I know it sounds easier than it is. I couldn’t do it so my blog is all over the place. But, I still have an audience and get subscribers. Also, there is nothing wrong with starting a blog without having a niche. Some things you learn along the way or lose interest in. It’s easy to switch when you know what you want.
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3. Being all over the social media
Don’t give yourself a headache with not focusing on one (max two) social media platforms when you are just starting out. There is a debate among bloggers about participating in Facebook/Twitter share threads and if it’s harmful to your blog.
I’ve found some amazing blogs in those threads I would probably never look for them otherwise. You will get a burst of traffic, but it’s not really sustainable.
Pinterest is a great place to share your work. Just remember that it takes time to get traction on Pinterest and it takes some time to get a hold of it.
My advice is to focus on Pinterest at first and then spread your “wings” on other platforms.
4. Thinking that you’ll grow your blog in a jiffy
I know a lot of new bloggers get in this “game” thinking that they’ll grow their blogs easily and start making money as soon as they hit publish. The truth is, this is a marathon, not a sprint. It takes time to get a hold of all things blogging.
I also know that a lot of “senior” bloggers use the phrase “grow your blog in a month” and I’ll show you how. When you see that, keep this in mind, that is not their first rodeo. They already had blogs, and some failed, after incorporating all that into the latest one, it is possible to grow so quickly, but not for a newbie.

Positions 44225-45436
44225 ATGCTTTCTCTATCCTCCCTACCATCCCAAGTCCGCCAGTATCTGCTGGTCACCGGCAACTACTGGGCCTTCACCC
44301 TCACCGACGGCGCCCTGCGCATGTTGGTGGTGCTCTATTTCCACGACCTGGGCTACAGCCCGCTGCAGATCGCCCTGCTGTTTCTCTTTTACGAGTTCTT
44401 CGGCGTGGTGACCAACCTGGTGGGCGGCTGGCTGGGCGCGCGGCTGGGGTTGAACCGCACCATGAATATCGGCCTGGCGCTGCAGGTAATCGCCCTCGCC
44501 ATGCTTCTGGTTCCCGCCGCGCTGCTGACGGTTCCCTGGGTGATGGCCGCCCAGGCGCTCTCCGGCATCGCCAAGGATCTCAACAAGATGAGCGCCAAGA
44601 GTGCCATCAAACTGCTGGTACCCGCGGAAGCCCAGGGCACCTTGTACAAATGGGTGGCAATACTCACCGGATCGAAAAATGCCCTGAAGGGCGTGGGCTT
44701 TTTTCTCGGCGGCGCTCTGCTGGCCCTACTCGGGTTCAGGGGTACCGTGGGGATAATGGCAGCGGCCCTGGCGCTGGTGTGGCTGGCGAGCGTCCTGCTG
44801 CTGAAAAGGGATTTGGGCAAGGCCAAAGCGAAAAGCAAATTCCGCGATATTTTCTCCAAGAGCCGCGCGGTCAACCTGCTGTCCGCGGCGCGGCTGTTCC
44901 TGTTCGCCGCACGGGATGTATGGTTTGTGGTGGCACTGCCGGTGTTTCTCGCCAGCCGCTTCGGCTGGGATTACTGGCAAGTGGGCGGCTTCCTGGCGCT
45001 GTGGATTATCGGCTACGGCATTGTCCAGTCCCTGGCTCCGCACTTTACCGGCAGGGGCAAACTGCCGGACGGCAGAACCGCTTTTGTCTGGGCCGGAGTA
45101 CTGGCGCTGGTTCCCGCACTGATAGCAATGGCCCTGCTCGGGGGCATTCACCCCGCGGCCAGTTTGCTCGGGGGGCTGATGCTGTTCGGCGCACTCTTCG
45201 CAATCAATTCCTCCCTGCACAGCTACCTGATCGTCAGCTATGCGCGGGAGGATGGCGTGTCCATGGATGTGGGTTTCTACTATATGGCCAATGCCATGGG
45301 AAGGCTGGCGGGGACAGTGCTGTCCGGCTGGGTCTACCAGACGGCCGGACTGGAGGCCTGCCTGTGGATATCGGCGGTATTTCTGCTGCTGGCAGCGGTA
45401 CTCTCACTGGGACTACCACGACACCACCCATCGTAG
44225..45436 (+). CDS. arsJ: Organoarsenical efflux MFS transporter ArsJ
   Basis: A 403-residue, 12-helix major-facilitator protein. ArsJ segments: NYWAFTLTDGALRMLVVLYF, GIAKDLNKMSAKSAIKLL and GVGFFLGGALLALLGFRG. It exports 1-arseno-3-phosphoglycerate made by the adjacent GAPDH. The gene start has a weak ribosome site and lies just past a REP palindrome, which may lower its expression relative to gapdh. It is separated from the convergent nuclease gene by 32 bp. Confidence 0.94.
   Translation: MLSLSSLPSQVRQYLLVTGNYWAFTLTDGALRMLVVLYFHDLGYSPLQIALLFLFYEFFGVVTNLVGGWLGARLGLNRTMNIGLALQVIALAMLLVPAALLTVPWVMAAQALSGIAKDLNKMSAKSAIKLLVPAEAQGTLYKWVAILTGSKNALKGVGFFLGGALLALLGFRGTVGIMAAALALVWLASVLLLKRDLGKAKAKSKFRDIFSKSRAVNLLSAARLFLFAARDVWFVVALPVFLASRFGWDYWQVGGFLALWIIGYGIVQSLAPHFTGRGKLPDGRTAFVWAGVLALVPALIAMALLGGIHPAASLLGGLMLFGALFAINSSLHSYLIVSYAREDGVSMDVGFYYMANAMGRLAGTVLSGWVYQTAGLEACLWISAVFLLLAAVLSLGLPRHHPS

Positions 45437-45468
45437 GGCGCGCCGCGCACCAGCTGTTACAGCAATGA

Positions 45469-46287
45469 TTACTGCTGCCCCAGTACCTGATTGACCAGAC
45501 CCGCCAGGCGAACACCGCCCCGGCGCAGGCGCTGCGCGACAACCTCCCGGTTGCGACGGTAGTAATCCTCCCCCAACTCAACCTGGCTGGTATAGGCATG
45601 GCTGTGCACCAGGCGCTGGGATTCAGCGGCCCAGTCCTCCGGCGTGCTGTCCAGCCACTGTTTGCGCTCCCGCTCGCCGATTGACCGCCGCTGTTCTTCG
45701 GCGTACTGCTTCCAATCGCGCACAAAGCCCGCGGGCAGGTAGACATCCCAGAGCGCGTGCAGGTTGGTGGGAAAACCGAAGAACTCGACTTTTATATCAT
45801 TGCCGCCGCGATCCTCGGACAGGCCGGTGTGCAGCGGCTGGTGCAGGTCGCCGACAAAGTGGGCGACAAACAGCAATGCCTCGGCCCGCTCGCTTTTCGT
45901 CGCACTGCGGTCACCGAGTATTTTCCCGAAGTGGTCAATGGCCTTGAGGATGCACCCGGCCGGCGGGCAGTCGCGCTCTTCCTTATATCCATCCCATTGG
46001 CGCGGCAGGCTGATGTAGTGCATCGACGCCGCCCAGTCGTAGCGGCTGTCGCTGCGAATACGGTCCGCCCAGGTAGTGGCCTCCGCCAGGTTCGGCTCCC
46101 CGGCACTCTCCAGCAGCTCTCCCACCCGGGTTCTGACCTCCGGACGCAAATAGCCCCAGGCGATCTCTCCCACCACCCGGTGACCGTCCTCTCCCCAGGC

Take your time and grow at your own pace. Blogging is not a get-quick rich scheme as many preach. Good things take time.
5. Plugin will not help you rank on Google
I can’t even begin by telling you how many times I’ve seen the plead of a new blogger for help since the plugin of choice is not helping them rank.
A plugin is there to help you and guide you through writing a blog post. Think about the plugin as a checklist you go through to see if you covered every important thing. A plugin itself is not a tool that will rank you on Google. You’ll need more than that.
There are a lot of free resources you can learn SEO from, and as soon as you start learning it and using everything you’ve learned, the quicker your blog will grow.
Also, a very important thing – submit your blog post for indexing on Google Console as soon as you hit publish. This will make your blog post visible to Google and therefore eligible to rank better.
Most of these common blogging mistakes can be fixed with practice. But the best way to learn from your mistakes from the get-go is by doing some research before you ever hit that “post” or “publish” key.
I hope this post has helped you identify some mistakes you have been making, or at least prevented you from making them in the first place. If you find there are more common blogging mistakes a beginner blogger should be aware of, please feel free to share them in a comment.
If you find this text useful, share it with your friends on social networks, or send it to someone who you think will find it helpful. Thanks for reading.